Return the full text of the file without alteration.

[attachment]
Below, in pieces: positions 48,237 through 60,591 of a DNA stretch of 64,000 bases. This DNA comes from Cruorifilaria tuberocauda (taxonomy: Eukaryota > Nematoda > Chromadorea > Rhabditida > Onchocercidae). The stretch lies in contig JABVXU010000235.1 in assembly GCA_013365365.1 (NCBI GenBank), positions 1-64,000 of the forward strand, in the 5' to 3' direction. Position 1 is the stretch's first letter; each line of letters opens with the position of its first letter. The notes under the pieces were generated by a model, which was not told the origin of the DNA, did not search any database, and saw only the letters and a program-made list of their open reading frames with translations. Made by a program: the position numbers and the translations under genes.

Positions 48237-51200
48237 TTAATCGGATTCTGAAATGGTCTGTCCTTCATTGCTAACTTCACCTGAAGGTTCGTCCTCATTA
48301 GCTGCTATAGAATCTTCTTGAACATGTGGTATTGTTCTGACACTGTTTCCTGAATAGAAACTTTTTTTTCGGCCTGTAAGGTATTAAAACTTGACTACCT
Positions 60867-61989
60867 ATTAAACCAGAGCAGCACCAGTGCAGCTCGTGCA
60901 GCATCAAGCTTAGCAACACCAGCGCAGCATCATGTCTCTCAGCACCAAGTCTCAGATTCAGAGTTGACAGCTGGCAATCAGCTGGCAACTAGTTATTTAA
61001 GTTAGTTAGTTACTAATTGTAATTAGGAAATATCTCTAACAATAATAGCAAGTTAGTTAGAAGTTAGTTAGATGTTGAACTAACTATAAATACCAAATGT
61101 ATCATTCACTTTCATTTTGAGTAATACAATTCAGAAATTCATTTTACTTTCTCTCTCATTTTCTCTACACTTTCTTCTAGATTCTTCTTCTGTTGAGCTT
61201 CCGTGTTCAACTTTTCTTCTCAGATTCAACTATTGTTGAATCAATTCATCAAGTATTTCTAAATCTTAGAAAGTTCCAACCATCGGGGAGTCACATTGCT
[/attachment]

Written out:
Below, in pieces: positions 48,237 through 60,591 of a DNA stretch of 64,000 bases. This DNA comes from Cruorifilaria tuberocauda (taxonomy: Eukaryota > Nematoda > Chromadorea > Rhabditida > Onchocercidae). The stretch lies in contig JABVXU010000235.1 in assembly GCA_013365365.1 (NCBI GenBank), positions 1-64,000 of the forward strand, in the 5' to 3' direction. Position 1 is the stretch's first letter; each line of letters opens with the position of its first letter. The notes under the pieces were generated by a model, which was not told the origin of the DNA, did not search any database, and saw only the letters and a program-made list of their open reading frames with translations. Made by a program: the position numbers and the translations under genes.

Positions 48237-51200
48237 TTAATCGGATTCTGAAATGGTCTGTCCTTCATTGCTAACTTCACCTGAAGGTTCGTCCTCATTA
48301 GCTGCTATAGAATCTTCTTGAACATGTGGTATTGTTCTGACACTGTTTCCTGAATAGAAACTTTTTTTTCGGCCTGTAAGGTATTAAAACTTGACTACCT
Positions 60867-61989
60867 ATTAAACCAGAGCAGCACCAGTGCAGCTCGTGCA
60901 GCATCAAGCTTAGCAACACCAGCGCAGCATCATGTCTCTCAGCACCAAGTCTCAGATTCAGAGTTGACAGCTGGCAATCAGCTGGCAACTAGTTATTTAA
61001 GTTAGTTAGTTACTAATTGTAATTAGGAAATATCTCTAACAATAATAGCAAGTTAGTTAGAAGTTAGTTAGATGTTGAACTAACTATAAATACCAAATGT
61101 ATCATTCACTTTCATTTTGAGTAATACAATTCAGAAATTCATTTTACTTTCTCTCTCATTTTCTCTACACTTTCTTCTAGATTCTTCTTCTGTTGAGCTT
61201 CCGTGTTCAACTTTTCTTCTCAGATTCAACTATTGTTGAATCAATTCATCAAGTATTTCTAAATCTTAGAAAGTTCCAACCATCGGGGAGTCACATTGCT